Applying for a New License (Drivers 18+) in Wisconsin
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If you’re a teen fresh to the world of driving, or brand-new to the state, you’ll have to apply for a driver’s license. Wisconsin offers the following types:
- Regular Class D driver’s license (all new drivers must first get a probationary license for two years).
- Commercial Driver Licenses.
NOTE: A driver’s ed is required for under-18s.
Younger Than 18― A driver education class is absolutely required before you can apply for a license. But you’ll learn lots in it, and it will help you pass the road test.
18 and Older― Adults aren’t required to take any classes, but enrolling in a supplemental course isn’t the worst idea ever. You’ll probably learn more accurate information from a class instructor than from whomever you practice driving with, so it’ll be easier to pass the road test on the first try.
Drivers with out-of-state licenses are not required to take the written test unless your license has expired for longer than eight years. If that is the case, you'll need to pass the traffic sign test, the written test, and the behind-the-wheel driving test.
DMV offices don’t offer appointments for the written test, only for the road.
Before you go in, make sure you have these original (no copies!) documents:
- Proof of Identity (must have a photograph or your signature, such as a military ID or Social Security card).
- Proof of citizenship.
- Proof of name and date of birth.
- Proof of residency, if over 18.
Some items in these categories overlap. For instance, you can use a birth certificate to prove both your citizenship and your name/date of birth.
Also be prepared to:
- Fill out an application.
- Successfully complete a vision test.
Fees (Cash or Check only):
- Regular Class D: $28.
- Probationary License: $28.
- Instruction Permit: $35.
If you’re new to Wisconsin and over 18, you won’t have to take the road test unless your license has expired more than eight years. Generally, you won’t have to take any test except the vision screening. You’ll also have supply all the above documents. You’ll have to give up your old license.
If you’re a new resident under age 16, you’ll have to have a driver’s ed class.
Studied the driver’s handbook a thousand times? Taken a supplemental class? You’re ready for the written exam, which really isn’t written at all, but a computer touch-screen test that tells you immediately whether or not you got the answer right.
Those switching an out-of-state license for a Wisconsin license will not be required to take the written or driving test unless your license has been expired more than eight years.
Tests are available in the following languages:
You’ve passed the written test, now you need to practice. At this point, you might be considering a car purchase.
Used cars offer the most features for your dollar. If you go this route, get a Vehicle History Report first. A VHR tells you whether the title’s flood or salvaged or has been in a huge accident. For one fee, you get access to all the cars you want; you just need the VIN.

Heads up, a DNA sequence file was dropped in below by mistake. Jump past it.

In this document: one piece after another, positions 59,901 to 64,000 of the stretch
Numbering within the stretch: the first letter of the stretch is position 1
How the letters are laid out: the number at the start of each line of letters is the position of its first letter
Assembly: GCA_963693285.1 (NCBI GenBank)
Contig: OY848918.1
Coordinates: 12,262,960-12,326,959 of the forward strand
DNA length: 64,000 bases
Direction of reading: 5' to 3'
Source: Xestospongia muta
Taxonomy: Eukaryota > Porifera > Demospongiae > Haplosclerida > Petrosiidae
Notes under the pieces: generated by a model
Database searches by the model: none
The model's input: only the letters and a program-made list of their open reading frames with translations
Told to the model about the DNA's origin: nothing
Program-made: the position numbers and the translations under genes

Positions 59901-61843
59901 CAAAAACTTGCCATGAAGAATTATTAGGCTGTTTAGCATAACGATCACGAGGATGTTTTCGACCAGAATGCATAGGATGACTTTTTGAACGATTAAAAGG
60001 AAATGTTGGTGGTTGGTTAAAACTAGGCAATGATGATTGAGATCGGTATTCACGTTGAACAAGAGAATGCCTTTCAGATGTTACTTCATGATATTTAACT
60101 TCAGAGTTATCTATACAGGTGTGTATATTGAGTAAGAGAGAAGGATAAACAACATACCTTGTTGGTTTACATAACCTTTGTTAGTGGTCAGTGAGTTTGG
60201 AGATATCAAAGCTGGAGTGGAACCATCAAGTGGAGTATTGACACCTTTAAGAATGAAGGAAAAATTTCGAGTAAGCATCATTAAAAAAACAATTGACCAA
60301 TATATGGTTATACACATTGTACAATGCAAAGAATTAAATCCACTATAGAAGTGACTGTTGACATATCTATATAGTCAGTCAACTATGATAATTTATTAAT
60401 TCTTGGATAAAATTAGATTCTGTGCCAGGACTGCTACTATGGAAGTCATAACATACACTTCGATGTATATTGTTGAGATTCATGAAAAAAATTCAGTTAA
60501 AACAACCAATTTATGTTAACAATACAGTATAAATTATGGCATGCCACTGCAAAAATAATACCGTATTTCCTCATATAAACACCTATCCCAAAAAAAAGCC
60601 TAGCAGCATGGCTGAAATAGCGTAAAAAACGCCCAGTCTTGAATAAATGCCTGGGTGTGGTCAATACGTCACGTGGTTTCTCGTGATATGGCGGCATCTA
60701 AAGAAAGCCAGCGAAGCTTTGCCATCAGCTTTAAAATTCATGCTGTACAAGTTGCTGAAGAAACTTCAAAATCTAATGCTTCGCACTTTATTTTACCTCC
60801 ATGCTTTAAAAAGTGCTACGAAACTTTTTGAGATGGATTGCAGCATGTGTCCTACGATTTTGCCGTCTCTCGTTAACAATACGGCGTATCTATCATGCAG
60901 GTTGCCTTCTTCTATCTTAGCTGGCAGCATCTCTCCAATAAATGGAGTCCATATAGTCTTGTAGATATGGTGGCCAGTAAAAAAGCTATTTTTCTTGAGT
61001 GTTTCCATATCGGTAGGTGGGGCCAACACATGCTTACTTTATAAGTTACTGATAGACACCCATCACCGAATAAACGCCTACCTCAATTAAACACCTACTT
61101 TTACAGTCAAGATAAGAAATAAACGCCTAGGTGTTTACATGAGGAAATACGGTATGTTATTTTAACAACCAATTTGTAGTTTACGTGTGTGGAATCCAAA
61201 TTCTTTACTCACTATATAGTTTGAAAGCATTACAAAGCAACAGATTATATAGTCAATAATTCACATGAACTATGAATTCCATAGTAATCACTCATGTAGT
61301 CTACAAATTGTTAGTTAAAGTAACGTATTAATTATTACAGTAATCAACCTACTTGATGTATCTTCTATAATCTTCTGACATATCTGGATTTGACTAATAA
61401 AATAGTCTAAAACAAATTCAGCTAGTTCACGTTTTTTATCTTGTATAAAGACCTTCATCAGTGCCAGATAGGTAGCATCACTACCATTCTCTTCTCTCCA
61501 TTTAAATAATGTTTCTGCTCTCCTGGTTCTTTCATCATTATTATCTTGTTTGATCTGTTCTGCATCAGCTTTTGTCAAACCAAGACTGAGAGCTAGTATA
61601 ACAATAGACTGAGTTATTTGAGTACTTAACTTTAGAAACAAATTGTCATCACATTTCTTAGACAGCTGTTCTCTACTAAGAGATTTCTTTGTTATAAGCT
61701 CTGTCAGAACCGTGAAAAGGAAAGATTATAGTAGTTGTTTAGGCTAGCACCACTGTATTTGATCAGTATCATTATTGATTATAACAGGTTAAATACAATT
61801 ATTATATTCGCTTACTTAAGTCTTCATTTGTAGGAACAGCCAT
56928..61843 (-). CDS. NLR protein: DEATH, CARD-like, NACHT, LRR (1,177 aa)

After you find a suitable car, shop for car insurance. Get several quotes. Do this before you buy the car; some cars cost more to insure, depending on age and make.
Ask for good driver or student discounts (for students, the agent will want to see a report card with at least a B average). If you’re over 18, see if you can get a break for taking a driver’s ed class.
Schedule a road test at a DMV office. Bring your insured, registered car and a qualified driver. Fee: $15.
Once You Pass
You’ll get a license in the mail and be issued a temporary license.
If You Fail
You may take any test up to five times within a one year period. Ask the tester when you can retake the road test.
If you’ve failed five times, you’ll need special permission. You must show the DMV official what has been done to improve the chance of success on any further testing tries.
The license should arrive in the mail within 14 days. If it doesn’t, call at (608) 266-2353 and use the automated system to check on its status.
Any licensed driver from a foreign country that's part of the United Nations Convention on Road Traffic, or the Convention on the Regulation of Inter-American Motor Vehicle Traffic, can legally drive in Wisconsin for one year.
Carrying an International Driver Permit is recommended.
Foreign visitors whose country is not included in either convention may be required to apply for a Wisconsin driver's license while visiting. If you think you need to apply, call Wisconsin's DMV at (608) 266-2353.
You will follow the exact steps as a Wisconsin resident. The DMV reserves the right to request additional documentation.
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We put a lot of effort into making our content helpful & accurate. Please let us know if you see something that isn't clear or correct; we are here to ease any frustrations you may have while navigating DMV topics. We are not a government agency, please reach out to your local DMV, insurance agent, or respective professional for further assistance on specific situations.